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Brad Keselowski serves notice: Penske teams could be dominant

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By Jeff Owens

Brad Keselowski admits he was getting a bit ornery watching teammate Joey Logano win so many races.
Logano won six times last season, while Keselowski, his Penske Racing teammate, won just once, way back on March 22 at Auto Club Speedway. Logano, who has 11 wins the past two years, made it to the championship race of the Chase in 2014 and would have made it again last year if Matt Kenseth had not taken him out at Martinsville.
Keselowski, meanwhile, came up just short both years, getting eliminated in Round 3.
All of that didn’t sit well with Keselowski, who finally snapped his 33-race winless streak Sunday at Las Vegas Motor Speedway.
“As far as not winning and your teammate wins a lot of races, I've been on both sides of that,” the 2012 Cup champion said. “It's not an easy question to answer. If it were, both of us would have been winning.
“But there were a lot of pieces in play. There was a lot of misfortune and there was a lot of self‑inflicted things I could have done better and beyond. … It's hard to believe it's been 34 races.”
He refused, however, to dwell on those setbacks, focusing instead on steering his car and team back in the right direction. Keselowski, who has 18 career victories, won six races in 2014 and five during his championship season in 2012.
“At the end of the day, the last four seasons, the (No.) 2 team has won the most races two of the last four years,” he said. “So I think you can focus on the negative of last year, not winning as many races as we wanted to, but there's plenty of positives to go around. It's my goal to make that three out of the last five years where we won the most races. I think in any professional sport, a stat like that is a pretty good one. I'm going to try to focus on that one.”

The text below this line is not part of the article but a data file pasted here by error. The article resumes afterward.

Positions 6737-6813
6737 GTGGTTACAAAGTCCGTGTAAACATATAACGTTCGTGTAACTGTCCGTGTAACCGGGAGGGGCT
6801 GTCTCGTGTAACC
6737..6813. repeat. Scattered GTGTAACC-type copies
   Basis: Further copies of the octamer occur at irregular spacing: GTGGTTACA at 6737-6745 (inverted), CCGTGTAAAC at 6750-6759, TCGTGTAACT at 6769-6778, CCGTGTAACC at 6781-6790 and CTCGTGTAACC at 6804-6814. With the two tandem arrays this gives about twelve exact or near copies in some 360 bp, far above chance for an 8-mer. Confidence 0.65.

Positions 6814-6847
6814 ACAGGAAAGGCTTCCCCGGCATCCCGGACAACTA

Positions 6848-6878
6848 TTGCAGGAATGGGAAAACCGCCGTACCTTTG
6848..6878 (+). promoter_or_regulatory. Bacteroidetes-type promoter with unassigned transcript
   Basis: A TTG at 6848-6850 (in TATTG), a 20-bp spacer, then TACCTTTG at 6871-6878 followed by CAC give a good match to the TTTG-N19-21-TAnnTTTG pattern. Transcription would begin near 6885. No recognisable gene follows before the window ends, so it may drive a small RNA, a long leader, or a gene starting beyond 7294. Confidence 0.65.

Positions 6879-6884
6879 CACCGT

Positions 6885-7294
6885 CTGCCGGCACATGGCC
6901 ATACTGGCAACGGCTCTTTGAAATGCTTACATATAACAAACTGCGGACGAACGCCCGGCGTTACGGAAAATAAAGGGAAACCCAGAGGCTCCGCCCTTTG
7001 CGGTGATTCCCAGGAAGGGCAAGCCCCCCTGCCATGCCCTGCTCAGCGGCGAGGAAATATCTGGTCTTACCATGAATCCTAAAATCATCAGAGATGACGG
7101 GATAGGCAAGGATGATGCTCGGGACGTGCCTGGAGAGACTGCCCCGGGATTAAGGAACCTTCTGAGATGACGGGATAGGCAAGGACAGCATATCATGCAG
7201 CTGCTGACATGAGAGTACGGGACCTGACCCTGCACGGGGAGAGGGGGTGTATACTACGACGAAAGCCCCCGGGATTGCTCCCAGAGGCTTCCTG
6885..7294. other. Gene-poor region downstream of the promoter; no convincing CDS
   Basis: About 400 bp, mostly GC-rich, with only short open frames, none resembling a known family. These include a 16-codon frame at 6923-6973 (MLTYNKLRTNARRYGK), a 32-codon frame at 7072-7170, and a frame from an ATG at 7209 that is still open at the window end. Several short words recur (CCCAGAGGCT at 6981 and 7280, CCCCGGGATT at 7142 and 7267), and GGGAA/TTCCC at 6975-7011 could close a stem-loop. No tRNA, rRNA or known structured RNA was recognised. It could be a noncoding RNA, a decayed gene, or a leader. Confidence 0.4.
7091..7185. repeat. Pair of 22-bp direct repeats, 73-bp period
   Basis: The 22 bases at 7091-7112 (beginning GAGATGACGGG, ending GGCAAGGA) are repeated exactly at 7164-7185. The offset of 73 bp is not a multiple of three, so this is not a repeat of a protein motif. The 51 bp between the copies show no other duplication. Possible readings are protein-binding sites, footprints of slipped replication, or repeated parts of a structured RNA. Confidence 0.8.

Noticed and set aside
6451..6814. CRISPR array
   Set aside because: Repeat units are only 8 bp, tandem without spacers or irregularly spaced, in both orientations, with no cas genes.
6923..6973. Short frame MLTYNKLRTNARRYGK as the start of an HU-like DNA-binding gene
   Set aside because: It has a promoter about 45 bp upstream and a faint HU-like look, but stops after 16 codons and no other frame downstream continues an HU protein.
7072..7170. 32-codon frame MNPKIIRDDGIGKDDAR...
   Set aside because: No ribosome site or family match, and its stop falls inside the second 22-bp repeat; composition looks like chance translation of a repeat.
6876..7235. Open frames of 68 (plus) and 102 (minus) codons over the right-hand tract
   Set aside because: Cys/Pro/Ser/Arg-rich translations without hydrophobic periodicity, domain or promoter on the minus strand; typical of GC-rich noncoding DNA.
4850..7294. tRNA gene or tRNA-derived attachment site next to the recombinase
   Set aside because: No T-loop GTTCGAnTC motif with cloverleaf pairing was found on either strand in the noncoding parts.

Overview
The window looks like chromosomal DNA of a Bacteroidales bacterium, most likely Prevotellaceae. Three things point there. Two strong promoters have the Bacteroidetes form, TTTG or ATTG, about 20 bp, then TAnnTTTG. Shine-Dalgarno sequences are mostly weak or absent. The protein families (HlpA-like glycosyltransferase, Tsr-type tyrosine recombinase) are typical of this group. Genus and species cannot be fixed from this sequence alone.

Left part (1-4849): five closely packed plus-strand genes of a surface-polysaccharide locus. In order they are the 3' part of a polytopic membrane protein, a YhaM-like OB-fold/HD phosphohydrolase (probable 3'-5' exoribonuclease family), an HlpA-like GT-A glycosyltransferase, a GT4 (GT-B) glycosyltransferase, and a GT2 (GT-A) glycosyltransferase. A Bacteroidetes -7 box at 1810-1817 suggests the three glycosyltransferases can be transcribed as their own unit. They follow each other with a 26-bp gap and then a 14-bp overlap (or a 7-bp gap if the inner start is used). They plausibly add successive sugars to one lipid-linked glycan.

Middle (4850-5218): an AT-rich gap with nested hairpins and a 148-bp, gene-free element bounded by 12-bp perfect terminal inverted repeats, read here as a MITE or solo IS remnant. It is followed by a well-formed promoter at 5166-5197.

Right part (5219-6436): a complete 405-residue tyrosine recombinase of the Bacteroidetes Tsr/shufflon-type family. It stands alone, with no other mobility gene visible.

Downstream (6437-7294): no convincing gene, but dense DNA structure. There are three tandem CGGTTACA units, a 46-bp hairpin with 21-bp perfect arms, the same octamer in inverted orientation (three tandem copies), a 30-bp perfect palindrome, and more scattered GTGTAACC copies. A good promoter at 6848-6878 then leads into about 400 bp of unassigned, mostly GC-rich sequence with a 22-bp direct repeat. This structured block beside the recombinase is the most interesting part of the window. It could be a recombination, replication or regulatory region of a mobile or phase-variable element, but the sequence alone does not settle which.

With Logano’s success the past two seasons, Keselowski entered 2016 as a bit of an afterthought. Logano is considered a championship favorite, but Joe Gibbs Racing and Hendrick Motorsports were considered the top two organizations.
But in the third race of the season, the Penske duo finished 1-2, with pseudo teammate Ryan Blaney finishing sixth. Keselowski, who blew past Jimmie Johnson (Hendrick) and Kyle Busch (Gibbs) to win at Las Vegas, says his team served notice that it will be a group to be reckoned with this season.
“Certainly the performance we showed today with finishing 1‑2 with Team Penske shows that when we get things right, we can be one of the dominant teams,” he said.
Like other veteran drivers, Keselowski also is encouraged by NASCAR’s new rules package, which takes away downforce and makes the cars harder to drive. At Atlanta and Las Vegas, drivers were slipping and sliding around the track and could drive the cars more on edge than in the past. Keselowski believes that plays into his favor.
“The new rules package today I thought was tremendous,” he said. “I think you saw, because of the rules package, where the cars fell off a lot at the end of the run and you really had to drive them sideways. Took a lot of balance as a driver, a lot of precise footwork and accuracy with where you put your car, how you place it, which is exactly what we want.
“This shouldn't be easy. This is the Sprint Cup Series. These cars should be very hard to drive. At the end of the run they were a challenge. It's nice to be a part of that.”

Brad Keselowski serves notice: Penske teams could be dominant
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